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STDs Are Not As Bad As You Think

17/02/2016 11:47 AM AEDT | Updated 15/07/2016 12:51 PM AEST
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I'm not a doctor, but over the years I've had to treat many clients who have had raging STDs. They are always very embarrassed about it; ashamed, even. I'm usually their only confidante. The STD has always come from a former spouse, although it didn't present a problem until after their separation.

If you thought you were going to get a TMI article about people's sex lives, sorry. I'm not referring to sexually transmitted diseases. I'm talking about sexually transmitted debt.

You know, the kind of debt that gets passed between spouses, during a marriage or after a divorce. Financial STDs can affect your health as much as the diseases we learnt about in Sex Ed, so they need to be discussed.

Firstly, if you have an STD, I want you to know you're not alone. In my years of advising people about divorces, I learned that almost every couple has transferred debt to each other. It could be pre-marital debt, or debt that has been attributed to one or both spouses during a marriage. Tax debts, cars loans, mortgages, credit cards, unsecured business loans... whatever the debt is, at one point the couple made the decision to get into it, and it exists in both of their names, or in just one partner's name.

Having a sexually transmitted debt (or disease) is nothing to be ashamed of. STDs can happen to the smartest of us -- including people with legal backgrounds, who should understand the implications of signing documents. But they are very common for a number of reasons, the primary being that people love and trust their partners. And they never expect their relationship to end.

The best way to avoid getting an STD is to not consent to it in the first place. But this is much easier said than done. Many spouses are pressured by their partner, who claims that the loan/extended mortgage/credit card is needed.

But honestly, if things are that desperate, there is usually a healthier (albeit less attractive in the short-term) solution. Try to remember the long-term consequences of debt and don't let yourself be talked into anything you don't feel comfortable with. One test of reasonableness is whether you would advise your child or another loved one to undertake the debt if they were in the same position.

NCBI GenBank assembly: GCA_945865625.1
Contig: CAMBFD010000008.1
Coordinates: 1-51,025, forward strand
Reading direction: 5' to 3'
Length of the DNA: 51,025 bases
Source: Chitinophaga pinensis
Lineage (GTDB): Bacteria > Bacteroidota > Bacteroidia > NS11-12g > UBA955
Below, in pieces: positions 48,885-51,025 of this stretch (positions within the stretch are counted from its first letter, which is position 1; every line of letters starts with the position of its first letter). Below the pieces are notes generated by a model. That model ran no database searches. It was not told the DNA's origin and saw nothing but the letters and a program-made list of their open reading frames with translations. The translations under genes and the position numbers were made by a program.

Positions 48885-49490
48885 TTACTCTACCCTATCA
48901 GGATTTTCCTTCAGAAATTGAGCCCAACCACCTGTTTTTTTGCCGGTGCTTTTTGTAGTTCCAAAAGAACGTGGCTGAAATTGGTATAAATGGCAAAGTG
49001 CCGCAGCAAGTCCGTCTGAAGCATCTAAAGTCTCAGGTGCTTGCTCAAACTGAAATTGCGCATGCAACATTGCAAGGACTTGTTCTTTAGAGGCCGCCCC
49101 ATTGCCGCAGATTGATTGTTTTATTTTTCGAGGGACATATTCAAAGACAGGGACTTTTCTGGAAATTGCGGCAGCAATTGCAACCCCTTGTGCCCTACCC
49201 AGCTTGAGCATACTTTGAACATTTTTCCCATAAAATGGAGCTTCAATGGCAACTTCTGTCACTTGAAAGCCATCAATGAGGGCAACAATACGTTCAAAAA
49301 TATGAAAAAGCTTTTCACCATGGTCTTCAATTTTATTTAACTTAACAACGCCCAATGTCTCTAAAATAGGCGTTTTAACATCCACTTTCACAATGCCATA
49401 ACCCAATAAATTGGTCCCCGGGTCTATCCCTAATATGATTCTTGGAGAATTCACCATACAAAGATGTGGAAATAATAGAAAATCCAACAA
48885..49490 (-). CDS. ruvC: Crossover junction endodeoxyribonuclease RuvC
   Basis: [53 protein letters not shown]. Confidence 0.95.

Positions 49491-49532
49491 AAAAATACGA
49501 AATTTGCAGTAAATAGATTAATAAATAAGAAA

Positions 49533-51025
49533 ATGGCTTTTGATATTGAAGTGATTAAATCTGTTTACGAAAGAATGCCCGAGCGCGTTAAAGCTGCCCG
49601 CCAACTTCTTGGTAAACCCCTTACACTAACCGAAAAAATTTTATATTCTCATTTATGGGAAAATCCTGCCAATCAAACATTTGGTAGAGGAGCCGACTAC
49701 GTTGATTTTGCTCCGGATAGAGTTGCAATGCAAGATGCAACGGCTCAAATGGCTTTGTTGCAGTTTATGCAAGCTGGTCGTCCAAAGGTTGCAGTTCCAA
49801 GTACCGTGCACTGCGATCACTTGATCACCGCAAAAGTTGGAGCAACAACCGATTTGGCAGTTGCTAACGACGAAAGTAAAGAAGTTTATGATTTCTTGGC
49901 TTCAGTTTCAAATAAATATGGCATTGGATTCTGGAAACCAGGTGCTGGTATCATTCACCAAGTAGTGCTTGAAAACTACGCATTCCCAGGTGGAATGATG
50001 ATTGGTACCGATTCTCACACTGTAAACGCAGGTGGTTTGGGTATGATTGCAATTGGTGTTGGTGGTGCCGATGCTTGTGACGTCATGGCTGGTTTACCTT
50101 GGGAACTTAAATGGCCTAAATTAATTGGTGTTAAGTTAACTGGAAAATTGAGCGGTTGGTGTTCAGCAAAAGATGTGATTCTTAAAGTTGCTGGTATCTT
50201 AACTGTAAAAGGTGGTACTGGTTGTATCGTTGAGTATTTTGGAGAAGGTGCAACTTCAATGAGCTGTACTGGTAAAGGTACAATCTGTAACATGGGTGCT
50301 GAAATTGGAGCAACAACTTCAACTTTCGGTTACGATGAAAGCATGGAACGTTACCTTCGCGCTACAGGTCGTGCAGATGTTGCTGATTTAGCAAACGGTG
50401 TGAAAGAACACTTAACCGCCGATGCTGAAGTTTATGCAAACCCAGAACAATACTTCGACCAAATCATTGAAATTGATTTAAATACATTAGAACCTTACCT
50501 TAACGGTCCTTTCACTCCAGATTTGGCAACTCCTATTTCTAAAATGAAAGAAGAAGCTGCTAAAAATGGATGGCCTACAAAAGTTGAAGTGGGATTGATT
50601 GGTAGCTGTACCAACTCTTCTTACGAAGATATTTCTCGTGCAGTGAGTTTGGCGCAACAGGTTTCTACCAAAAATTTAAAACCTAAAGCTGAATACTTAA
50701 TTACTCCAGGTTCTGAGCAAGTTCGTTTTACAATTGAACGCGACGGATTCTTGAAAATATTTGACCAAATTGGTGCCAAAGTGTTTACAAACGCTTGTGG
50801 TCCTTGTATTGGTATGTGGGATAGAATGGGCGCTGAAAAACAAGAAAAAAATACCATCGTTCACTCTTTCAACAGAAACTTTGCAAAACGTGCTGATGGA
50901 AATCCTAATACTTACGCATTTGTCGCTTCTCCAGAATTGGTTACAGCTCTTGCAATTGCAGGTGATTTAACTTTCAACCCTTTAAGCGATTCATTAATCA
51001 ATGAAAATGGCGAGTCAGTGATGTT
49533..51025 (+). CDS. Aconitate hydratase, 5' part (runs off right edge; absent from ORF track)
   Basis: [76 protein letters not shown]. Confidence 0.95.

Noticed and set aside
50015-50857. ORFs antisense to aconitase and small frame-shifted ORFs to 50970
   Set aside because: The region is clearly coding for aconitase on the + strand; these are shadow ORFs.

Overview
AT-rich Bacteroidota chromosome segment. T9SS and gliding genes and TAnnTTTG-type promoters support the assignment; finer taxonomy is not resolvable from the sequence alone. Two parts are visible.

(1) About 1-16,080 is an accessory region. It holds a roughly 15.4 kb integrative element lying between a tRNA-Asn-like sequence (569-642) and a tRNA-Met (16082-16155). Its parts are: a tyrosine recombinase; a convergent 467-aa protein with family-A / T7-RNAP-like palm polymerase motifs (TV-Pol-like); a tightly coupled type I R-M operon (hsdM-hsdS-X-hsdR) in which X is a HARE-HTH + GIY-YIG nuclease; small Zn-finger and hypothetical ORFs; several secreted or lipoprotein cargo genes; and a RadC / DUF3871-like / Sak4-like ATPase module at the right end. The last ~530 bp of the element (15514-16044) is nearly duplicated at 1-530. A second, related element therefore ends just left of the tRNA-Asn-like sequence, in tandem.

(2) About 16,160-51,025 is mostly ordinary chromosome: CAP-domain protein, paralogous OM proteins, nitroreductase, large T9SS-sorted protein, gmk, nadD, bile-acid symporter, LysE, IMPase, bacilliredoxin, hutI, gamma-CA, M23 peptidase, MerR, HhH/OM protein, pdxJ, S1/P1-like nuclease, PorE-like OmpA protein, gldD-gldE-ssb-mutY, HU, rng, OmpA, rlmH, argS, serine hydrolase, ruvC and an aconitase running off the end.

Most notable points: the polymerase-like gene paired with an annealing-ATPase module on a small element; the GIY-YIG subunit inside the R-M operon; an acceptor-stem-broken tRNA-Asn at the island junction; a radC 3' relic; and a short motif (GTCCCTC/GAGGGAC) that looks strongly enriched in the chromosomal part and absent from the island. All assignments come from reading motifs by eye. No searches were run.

If the debt is unavoidable, ensure that it is not only in your name, so the responsibility is shared. And always, always, ALWAYS, ensure that shared responsibility is documented on the debt itself, rather than just a verbal assurance from your partner. If you are told that your spouse would not be eligible for that debt in their name alone, hence necessitating the debt in your name, then alarm bells should be sounding.

If you only became aware of the extent or existence of your STD after your separation or divorce, you have some options. It is fraud if your spouse or the relevant financial institution placed you in a debt that you did not explicitly consent to.

Even if you did agree to it, but didn't realise the full obligations, help is usually available. Most people's circumstances change significantly after a relationship ends, and you will be surprised to learn that many financial institutions are understanding of your new situation and are willing to work with you to find a solution. In some cases, part of a debt can even be waived as companies are happy to receive, for example, two thirds of a debt within a year, rather than full payment over 20 years. In the extreme, you could even argue through a lawyer that undue pressure was placed on you to sign the relevant documents.

But you can only access these options if you speak up and put your peace of mind above the judgment of others. Chances are, they are in a similar situation, or know someone who has been.

View financial STDs as something that requires treatment, and look after yourself. Because "in sickness or in health" is much more closely related to "for richer or poorer" than we realise.

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